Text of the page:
It’s 2015. It’s time to do that thing we all love to do, change our passwords. With the recent news of hacking attempts and exposures like the Target breach, Heartbleed, or the most recent news about Chick-Fil-A being hacked, it is a good idea for everyone to pay attention. I wonder if they use any Enterprise Password Management Software.
Security experts recommend we change all of our passwords at least every 90 days. But how do you manage all of those passwords? From passwords on computers to email accounts and banking web sites, it’s almost impossible to remember every one, especially if you make each one different and the recommended 8 characters long with numbers and letters with a few special characters thrown in there for good measure. And no, “Password” is not secure enough.
For the average person, trying to remember all the different password they use on a daily basis is almost like trying to paint a house with your eyes closed… Not really recommended. To compensate for remembering, we usually pick one password we can remember and use it everywhere. Even worse, we may write them down on a sheet of paper. Do you remember taping your password to the bottom of your keyboard. Can we say, identity theft?
In today’s post, I will show you how you can overcome all of this by using a free password manager software tool built just for remembering and keeping up with all of your passwords.
Enter, Enterprise Password Management Software
Enterprise password software is becoming quite common these days and can be a big help with the headaches I just talked about above. Enterprise password management software can store your passwords for you to all the different web sites electronically and even help you keep things like your credit card numbers, drivers license info, or any info you deem “secret squirrel” centralized and safely tucked away in an electronic vault.
The following applications are ones that SurePoint IT Solutions recommends to help you store your password.
Where to get – http://www.dashlane.com
Cost – Free, or $39.99 for Premium
Summary – Dashlane is one of the most recommended applications on the web for managing your passwords. In fact, it was originally recommended to me by Clark Howard. With features like the password manager, integration with your web browsers, a digital wallet, and the ability to share passwords with a team of people, it’s a pretty awesome tool. In fact, I use this personally and have implemented it throughout SurePoint IT Solutions for all of our employees to use. The free version can be used on 1 device, but the premium version which costs only $39.99 a year can be installed on all of your computers and mobile devices and has the ability to sync from one device to another. Change a password on one computer, Dashlane syncs that password with its servers and all of the other computers automatically.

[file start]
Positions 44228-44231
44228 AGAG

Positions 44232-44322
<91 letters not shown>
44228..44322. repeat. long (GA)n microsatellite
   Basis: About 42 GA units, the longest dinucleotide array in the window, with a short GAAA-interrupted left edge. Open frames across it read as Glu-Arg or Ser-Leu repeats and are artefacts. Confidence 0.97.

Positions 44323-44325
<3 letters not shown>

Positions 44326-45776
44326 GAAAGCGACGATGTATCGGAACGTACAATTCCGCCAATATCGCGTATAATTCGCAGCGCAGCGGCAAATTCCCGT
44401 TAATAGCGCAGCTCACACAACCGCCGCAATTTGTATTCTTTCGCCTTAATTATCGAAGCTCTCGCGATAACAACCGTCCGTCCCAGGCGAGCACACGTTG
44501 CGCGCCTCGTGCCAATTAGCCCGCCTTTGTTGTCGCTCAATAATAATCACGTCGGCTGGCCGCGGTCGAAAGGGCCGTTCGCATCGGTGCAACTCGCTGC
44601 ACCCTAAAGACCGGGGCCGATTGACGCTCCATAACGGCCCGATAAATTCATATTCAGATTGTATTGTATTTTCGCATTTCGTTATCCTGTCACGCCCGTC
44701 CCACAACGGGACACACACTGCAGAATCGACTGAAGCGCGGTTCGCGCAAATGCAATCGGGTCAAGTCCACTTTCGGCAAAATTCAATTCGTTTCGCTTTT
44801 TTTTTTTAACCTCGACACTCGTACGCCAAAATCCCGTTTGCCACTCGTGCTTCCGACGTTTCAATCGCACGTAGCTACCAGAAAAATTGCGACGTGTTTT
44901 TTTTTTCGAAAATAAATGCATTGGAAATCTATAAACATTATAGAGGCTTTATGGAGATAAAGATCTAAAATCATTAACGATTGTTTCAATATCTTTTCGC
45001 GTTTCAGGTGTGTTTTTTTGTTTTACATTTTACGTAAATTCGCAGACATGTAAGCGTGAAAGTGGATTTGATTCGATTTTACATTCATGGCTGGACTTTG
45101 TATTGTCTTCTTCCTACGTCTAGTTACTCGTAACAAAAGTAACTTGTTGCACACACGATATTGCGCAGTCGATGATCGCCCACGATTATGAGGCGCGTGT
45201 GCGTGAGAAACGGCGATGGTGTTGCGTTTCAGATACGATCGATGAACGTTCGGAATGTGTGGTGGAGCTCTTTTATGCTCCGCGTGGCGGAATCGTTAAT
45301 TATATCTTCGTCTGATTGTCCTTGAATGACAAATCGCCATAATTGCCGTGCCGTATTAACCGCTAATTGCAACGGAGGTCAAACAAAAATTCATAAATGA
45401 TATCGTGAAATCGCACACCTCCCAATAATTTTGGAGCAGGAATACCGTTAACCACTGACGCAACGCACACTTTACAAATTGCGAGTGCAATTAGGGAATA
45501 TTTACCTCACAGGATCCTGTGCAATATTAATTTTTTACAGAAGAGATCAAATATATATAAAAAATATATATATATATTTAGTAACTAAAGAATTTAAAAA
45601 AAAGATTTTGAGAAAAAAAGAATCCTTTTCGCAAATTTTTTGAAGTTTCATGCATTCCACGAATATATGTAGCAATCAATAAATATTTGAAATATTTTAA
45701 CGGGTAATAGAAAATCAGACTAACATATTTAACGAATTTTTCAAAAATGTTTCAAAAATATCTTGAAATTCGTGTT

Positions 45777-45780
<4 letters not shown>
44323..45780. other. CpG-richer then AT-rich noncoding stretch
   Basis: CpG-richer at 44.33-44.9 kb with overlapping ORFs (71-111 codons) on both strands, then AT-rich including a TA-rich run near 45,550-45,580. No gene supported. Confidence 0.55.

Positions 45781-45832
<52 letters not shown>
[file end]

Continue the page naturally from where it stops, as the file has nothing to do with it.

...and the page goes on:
Worried about security? Don’t be. Dashlane uses AES-256 bit security to keep your information safe. Try it for free and if you like it, I recommend paying for the premium version.
Where to get – http://www.lastpass.com
Cost – Free, $12.00 per year for Premium, or $24 per year per user for Enterprise
Summary – Much like Dashlane, Lastpass features include a lot of the same feature set. Lastpass has a central management application that you install on your computer but also backs up to the cloud.
The free version scores you unlimited browser syncs, automated fillings of logins in things like web forms and secure notes for digital recordkeeping, but it goes a step further and allows you to share password credentials with friends or colleagues. The premium version gets you tech support as well as the ability to enforce multi-factor authentication.
Where to get – http://www.keepersecurity.com
Cost – $9.99 per year for Individual, $29.99 per year for Multiple Devices, $299.00 per year for Office Teams
Summary – Keeper cites themselves as a “zero-knowledge provider” which means that only you can decrypt and view your data. Using AES with 256-bit encryption, the “keeper” as the client is called is the only one that holds the key to the data.
With their solution, your password unlocks all of the data. By the way, 256 bit is secure enough to encrypt classified data deemed “TOP SECRET” for the US Government. If they trust it, so should you.
Using an enterprise password manager can be an eye opening experience. Last time I looked I personally had over 100 unique passwords to log into every different web site I use and it grows every day. I recommend at least giving one of the tools I mentioned a try. You will instantly see that it gives you peace of mind.
If you are a business owner in Cleveland, GA and are concerned with security, contact us for a FREE Network Audit. At no charge to you, we will inspect your network to pinpoint any vulnerabilities to viruses, hackers, data loss or spyware and to show you how you can get better performance, speed, reliability and LIFE out of your existing computer network.
How about you? Have you tried any enterprise password storage software? How do you manage your passwords? Do you use some other enterprise password management software I mentioned here? Did I leave out your favorite password manager software? I’d like to hear your thoughts below!
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